Seven part adaptation of two Trollope novels set in the fictitious Victorian town of Barchester. Reverend Septimus Harding commands the respect of his parish, and with his son-in-law installed as the Archdeacon, intends to keep religious authority within the family. Zealous reformer John Bold comes into town to rail against Harding's ecclesiastical monopoly, creating unease amongst the reverend's hitherto devoted flock.
The first two episodes of this BBC miniseries only hint at the delights to come. A lawsuit aimed at church reform in the town of Barchester forces a decent middle-aged clergyman (Donald Pleasence) into a moral crisis and a conflict with his son-in-law, a pompous archdeacon (Nigel Hawthorne, The Madness of King George). The gracefully written and acted narrative shows glimpses of dry wit--but in episode 3, the arrival of a new bishop (Clive Swift, Keeping Up Appearances), his imperious wife (Geraldine McEwan, The Magdalene Sisters), and his devious chaplain (Alan Rickman, Truly Madly Deeply, the Harry Potter movies) launches The Barchester Chronicles into a satirical power struggle all the more mesmerizing because of the smallness of the territory. The scheming of the citizens and clergy of this British town is both Byzantine and wonderfully comic as the tempestuous personalities claw and dig at each other.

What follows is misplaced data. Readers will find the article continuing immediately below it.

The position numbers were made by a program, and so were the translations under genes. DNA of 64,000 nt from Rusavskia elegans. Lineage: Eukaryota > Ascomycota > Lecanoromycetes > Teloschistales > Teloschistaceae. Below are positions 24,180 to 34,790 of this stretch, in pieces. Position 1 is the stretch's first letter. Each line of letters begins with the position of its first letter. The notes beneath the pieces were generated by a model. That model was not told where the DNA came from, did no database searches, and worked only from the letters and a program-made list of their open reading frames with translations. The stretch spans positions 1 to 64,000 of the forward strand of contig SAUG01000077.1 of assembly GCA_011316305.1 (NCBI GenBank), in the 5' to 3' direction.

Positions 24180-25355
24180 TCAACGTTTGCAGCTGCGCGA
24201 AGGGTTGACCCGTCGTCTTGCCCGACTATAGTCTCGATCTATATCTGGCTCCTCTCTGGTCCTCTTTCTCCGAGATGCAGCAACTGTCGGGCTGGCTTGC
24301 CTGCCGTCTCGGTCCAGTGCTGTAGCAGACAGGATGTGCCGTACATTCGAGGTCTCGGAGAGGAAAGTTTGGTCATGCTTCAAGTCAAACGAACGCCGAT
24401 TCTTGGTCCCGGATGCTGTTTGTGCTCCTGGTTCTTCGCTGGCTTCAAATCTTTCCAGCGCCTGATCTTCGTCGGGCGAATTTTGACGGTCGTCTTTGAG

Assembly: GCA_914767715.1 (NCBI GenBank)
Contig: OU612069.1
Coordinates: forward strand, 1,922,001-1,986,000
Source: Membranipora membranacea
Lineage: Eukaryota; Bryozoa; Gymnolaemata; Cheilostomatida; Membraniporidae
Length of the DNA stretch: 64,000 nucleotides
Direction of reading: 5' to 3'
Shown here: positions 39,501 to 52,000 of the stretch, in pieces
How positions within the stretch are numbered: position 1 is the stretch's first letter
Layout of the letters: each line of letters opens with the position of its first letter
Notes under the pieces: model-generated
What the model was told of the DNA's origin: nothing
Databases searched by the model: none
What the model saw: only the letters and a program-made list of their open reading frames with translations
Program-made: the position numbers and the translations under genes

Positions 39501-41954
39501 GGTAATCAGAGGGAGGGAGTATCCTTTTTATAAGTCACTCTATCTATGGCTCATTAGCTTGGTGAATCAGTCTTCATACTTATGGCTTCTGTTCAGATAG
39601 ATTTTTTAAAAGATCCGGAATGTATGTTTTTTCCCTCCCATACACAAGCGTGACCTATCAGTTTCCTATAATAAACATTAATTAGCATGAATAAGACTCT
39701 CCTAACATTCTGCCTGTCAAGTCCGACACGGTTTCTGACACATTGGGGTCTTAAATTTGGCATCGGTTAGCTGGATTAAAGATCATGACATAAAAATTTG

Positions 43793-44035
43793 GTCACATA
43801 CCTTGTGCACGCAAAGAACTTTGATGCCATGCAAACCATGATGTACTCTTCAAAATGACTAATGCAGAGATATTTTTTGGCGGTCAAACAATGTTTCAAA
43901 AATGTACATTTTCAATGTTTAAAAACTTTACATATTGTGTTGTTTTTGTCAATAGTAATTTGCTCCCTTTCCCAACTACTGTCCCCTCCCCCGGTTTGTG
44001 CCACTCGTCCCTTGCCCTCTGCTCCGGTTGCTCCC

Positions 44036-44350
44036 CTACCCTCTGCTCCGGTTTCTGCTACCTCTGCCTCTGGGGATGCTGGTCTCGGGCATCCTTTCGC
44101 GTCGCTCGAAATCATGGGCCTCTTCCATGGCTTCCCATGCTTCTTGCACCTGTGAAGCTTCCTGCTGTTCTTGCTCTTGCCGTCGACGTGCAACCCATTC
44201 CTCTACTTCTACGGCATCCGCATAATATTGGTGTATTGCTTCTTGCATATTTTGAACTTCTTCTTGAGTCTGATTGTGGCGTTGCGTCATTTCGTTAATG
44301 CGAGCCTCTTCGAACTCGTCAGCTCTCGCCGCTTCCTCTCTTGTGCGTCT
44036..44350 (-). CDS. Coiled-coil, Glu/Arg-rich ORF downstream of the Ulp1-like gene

Rickman, in one of his first film or television roles, turns in a tour de force of oily ambition. McEwan's ferocious machinations are downright terrifying, while the sputtering Hawthorne seems constantly in danger of bursting a vein. At the center of it all is Pleasence. Making goodness compelling has always been difficult, since wickedness is always more dramatic; but Pleasence brings a deep and stirring passion to his role that proves as engaging as all the back-biting that surrounds him. And these are just the more familiar faces; a host of lesser-known actors give equally superb performances. The final episode (of seven) will have you on pins and needles. The Barchester Chronicles, adapted from two novels by Anthony Trollope, is one of those marvels of British television, a skillful production that proves intelligent fare can be hugely entertaining. --Bret Fetzer
Anthony Trollope's novels, The Warden and Barchester Towers, are brought charmingly to life by Alan Plater in his BAFTA- and RTS-award-winning dramatisation. The intrigues and machinations of an ecclesiastical community are the backdrop for a fine cast, including a young Alan Rickman in one of his first starring roles.